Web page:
May 11, 2016
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Adidas cuts short Chelsea football deal, raises profit forecast

May 11, 2016

Adidas AG is ending its shirt sponsorship deal with English football side Chelsea six years early as part of a shift in its marketing strategy away from clubs, prompting the German sportswear firm to raise its full-year profit forecast.

Chelsea FC

Adidas is fighting to defend its leading position in football, particularly in its European home territory, in the face of increased competition from Nike as well as relative newcomer Under Armour and German rival Puma.

It agreed in 2014 to pay 750 million pounds to replace Nike as sponsor of Manchester United for a decade, a record kit deal for the sport that Adidas says is paying off despite the club's dip in form since then.

Adidas has also taken over from its U.S. rival at Italian champions Juventus while extending its contract with top German team Bayern Munich.

However, Adidas said the Chelsea move was in line with a shift in strategy announced last year to partner with fewer teams.

It wants to cut the portion of its marketing budget for sports deals to below 45 percent in 2020 from about half now as it increases spending on pushing the brand directly on social media, in stores and at grassroots sporting events.

Adidas, which has sponsored Chelsea since 2006, said it had reached a mutual agreement to end the deal on June 30, 2017 year, instead of in 2023 as originally agreed, allowing the club to enter a new agreement with an unnamed competitor.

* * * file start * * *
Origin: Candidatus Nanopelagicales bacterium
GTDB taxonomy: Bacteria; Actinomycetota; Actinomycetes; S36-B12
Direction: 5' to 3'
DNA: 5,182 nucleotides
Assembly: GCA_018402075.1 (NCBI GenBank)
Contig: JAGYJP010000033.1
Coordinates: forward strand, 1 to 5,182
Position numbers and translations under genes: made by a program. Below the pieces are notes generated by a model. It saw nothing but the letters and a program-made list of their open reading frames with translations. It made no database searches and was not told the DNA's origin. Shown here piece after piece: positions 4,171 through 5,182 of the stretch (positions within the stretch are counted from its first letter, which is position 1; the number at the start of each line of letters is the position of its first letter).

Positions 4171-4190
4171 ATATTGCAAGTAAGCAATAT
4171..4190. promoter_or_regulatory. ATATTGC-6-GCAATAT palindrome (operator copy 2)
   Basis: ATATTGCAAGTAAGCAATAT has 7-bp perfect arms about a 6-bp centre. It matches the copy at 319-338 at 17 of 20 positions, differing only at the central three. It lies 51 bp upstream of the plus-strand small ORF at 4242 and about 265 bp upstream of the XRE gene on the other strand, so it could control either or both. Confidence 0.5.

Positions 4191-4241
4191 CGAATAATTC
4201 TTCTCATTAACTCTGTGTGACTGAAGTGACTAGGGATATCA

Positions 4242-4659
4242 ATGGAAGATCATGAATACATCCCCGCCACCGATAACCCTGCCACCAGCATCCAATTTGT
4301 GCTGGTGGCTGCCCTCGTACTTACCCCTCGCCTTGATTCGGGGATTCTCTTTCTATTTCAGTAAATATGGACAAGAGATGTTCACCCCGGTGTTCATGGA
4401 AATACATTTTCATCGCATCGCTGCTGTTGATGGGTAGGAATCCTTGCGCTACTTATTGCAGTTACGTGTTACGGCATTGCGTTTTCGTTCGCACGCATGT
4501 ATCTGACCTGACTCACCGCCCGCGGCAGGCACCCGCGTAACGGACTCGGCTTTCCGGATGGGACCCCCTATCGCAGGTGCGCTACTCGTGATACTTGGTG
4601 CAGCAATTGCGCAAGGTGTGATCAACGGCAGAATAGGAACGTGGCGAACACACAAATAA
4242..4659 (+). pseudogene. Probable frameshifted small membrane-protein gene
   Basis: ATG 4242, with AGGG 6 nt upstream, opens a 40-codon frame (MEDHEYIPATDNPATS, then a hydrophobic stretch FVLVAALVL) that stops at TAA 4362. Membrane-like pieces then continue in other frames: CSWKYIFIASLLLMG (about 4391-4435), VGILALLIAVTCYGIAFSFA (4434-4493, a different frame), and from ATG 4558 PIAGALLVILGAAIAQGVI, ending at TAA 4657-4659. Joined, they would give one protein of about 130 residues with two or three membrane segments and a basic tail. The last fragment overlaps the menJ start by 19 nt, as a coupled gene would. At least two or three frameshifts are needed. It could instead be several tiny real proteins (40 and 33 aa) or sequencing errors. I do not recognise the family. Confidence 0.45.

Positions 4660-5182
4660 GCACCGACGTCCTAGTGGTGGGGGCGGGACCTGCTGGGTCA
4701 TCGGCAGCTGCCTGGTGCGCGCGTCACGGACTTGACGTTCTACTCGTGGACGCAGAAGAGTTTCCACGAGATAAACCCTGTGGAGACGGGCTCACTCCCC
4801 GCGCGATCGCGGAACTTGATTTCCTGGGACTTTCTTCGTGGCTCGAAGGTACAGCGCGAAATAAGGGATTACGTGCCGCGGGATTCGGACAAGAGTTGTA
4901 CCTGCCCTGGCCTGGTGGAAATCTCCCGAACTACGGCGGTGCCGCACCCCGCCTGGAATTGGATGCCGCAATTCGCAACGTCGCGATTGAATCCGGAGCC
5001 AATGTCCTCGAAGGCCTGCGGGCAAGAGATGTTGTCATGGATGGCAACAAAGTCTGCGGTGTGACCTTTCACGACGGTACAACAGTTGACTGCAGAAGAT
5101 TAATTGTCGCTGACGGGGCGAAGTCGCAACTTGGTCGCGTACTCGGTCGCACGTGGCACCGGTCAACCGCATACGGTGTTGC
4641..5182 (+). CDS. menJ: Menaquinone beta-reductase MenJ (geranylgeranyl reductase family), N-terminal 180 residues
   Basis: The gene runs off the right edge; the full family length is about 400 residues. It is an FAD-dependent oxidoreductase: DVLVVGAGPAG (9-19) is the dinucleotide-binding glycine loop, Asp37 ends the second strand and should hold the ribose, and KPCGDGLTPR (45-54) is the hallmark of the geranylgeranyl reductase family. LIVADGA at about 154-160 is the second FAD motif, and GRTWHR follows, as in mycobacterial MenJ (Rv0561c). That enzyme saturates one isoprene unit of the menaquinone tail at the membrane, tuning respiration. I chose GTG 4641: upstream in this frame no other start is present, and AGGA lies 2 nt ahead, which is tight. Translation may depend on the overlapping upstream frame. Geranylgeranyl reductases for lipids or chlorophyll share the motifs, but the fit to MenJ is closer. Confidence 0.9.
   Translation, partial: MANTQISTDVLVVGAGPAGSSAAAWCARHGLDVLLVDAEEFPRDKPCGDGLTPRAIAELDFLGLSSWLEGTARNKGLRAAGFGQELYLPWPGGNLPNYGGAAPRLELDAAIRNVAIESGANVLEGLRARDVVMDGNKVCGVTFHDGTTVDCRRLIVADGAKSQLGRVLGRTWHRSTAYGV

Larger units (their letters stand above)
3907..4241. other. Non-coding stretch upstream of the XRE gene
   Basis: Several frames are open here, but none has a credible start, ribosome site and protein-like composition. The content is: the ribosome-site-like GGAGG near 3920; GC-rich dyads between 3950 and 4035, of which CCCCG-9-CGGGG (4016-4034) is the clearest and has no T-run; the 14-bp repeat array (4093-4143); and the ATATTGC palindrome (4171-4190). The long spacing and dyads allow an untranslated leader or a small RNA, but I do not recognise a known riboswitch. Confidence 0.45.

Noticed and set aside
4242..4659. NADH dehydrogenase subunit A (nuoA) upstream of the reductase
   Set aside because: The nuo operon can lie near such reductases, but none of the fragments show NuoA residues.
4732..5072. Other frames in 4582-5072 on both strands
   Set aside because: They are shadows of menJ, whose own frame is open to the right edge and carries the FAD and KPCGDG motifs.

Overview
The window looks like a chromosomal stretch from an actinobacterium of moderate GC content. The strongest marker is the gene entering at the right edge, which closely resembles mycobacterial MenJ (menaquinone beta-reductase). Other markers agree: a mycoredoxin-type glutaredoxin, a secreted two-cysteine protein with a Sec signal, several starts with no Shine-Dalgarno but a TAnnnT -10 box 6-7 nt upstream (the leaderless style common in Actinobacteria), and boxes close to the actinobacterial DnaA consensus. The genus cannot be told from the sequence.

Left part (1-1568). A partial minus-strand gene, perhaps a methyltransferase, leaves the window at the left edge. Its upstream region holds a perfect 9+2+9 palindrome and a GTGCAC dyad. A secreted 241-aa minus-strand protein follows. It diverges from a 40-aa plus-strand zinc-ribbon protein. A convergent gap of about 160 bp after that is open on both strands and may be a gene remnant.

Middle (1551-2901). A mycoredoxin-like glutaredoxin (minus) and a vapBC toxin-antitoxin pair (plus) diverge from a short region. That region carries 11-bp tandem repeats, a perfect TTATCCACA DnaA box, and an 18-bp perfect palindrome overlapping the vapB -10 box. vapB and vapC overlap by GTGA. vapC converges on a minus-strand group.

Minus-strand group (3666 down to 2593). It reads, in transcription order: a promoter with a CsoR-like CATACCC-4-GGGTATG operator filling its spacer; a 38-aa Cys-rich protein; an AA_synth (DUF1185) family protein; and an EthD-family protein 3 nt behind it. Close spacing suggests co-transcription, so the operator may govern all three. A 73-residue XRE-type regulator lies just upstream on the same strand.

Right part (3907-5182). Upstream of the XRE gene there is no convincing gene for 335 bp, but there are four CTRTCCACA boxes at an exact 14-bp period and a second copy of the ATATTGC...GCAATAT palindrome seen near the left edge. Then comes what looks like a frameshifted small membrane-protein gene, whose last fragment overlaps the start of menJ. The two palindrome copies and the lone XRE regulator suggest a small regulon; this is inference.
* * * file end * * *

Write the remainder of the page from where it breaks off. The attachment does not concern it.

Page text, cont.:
Last month English Premier League club Southampton announced it was switching from Adidas to Under Armour, while second-placed Tottenham is reportedly in talks with Nike, which also sponsors Manchester City. Puma sponsors third-placed Arsenal.

The shirts of Leicester City, the surprise winner of this season's Premier League championship, are sponsored by the King Power firm belonging to its Thai owner.

In a statement on its website, Chelsea confirmed that it was ending its deal with Adidas, but did not give any more details beyond thanking the German firm for its support in the last decade and listing the competitions it won in that time.

As compensation for early termination of contract, Adidas will receive a payment from Chelsea in 2017 that will lift its net income in the second quarter by a sum in the mid-double-digit million euros. It did not say how much the compensation payment would be.


Adidas said the group's net income from continuing operations is now forecast to increase by around 25 percent in 2016, to around 900 million euros ($1 billion), more than the 15-18 percent rise previously targeted.

Its operating margin is now projected to increase to a level of around 7 percent from a previous 6.6-7 percent.

Adidas had already lifted its forecast last month after it reported a jump in quarterly sales and profits.


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